Nehalennia is known from more than 160 votive altars, which were almost all discovered in the Dutch province of Zeeland. (Two altars were discovered in Cologne, the capital of Germania Inferior.) All of them can be dated to the second and early third centuries CE.
It may seem strange that in Roman times the British god Nodens, famous for his healing shrine, was associated with Mars, a god more likely to do damage than to cure it. However, other Celtic “Mars” gods such as Lenus and Ocelus were healers, and not just to soldiers or men, but women and children.
Sirius is the brightest star in the night sky – its modern name comes from the Ancient Greek Seirios (“glowing” or “scorcher”). It is actually another one of those binary stars, a white star and a white dwarf. Like Procyon, its nearness to Earth makes it much brighter in the night sky than many other stars. It is brighter than our sun, but dimmer than Rigel and Canopus.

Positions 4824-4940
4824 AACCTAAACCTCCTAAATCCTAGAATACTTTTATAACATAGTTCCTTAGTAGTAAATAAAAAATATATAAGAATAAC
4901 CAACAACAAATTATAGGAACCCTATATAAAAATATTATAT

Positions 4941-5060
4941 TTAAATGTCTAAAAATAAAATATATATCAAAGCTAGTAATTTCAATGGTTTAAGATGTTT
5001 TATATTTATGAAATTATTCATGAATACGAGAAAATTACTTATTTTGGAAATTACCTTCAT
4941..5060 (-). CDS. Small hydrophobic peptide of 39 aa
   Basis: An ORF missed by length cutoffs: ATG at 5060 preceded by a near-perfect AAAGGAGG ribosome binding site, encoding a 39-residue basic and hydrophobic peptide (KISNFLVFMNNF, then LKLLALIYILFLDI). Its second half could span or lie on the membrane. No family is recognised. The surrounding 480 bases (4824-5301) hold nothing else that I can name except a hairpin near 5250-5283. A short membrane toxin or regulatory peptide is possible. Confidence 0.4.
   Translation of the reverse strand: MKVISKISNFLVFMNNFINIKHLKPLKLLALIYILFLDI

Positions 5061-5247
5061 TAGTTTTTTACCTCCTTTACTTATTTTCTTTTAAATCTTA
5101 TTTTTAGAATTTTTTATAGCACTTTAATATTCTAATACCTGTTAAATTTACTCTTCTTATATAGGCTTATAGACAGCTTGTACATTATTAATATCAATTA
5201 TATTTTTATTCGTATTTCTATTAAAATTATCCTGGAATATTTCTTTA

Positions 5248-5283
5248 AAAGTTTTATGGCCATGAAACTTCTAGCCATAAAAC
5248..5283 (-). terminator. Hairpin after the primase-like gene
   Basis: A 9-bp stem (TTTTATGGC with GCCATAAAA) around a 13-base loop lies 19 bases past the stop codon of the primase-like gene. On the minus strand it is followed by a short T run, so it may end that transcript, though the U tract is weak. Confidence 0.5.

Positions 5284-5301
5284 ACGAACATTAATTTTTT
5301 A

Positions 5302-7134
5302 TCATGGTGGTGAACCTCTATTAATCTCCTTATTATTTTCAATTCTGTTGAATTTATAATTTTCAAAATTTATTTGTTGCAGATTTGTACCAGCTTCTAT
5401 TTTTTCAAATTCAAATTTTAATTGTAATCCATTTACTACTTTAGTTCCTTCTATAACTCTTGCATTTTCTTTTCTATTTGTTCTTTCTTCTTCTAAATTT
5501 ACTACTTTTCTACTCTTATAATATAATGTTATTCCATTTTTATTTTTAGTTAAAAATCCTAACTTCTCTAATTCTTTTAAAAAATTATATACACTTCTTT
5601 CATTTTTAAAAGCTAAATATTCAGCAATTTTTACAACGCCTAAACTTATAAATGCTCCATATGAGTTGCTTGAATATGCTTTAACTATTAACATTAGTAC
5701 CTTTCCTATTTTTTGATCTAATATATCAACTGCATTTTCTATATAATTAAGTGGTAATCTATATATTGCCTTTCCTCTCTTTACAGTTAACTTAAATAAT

Wolves occupied a very ambiguous place in Norse myth and thought. The best of dogs is said to be Garm, but everywhere else Garm is a wolf, and a dangerous one at that. Garm is the wolf that kills Tyr at Ragnarök, (Gylf. 51) and the similarly named Mánagarm devours the moon (and presumably Máni the moon-god):
The porch of an Anglican church might seem like a strange place to find an altar to a pagan goddess. In Lancaster, Co. Durham, however, a stone altar to the goddess Garmangabi coexisted with the established church.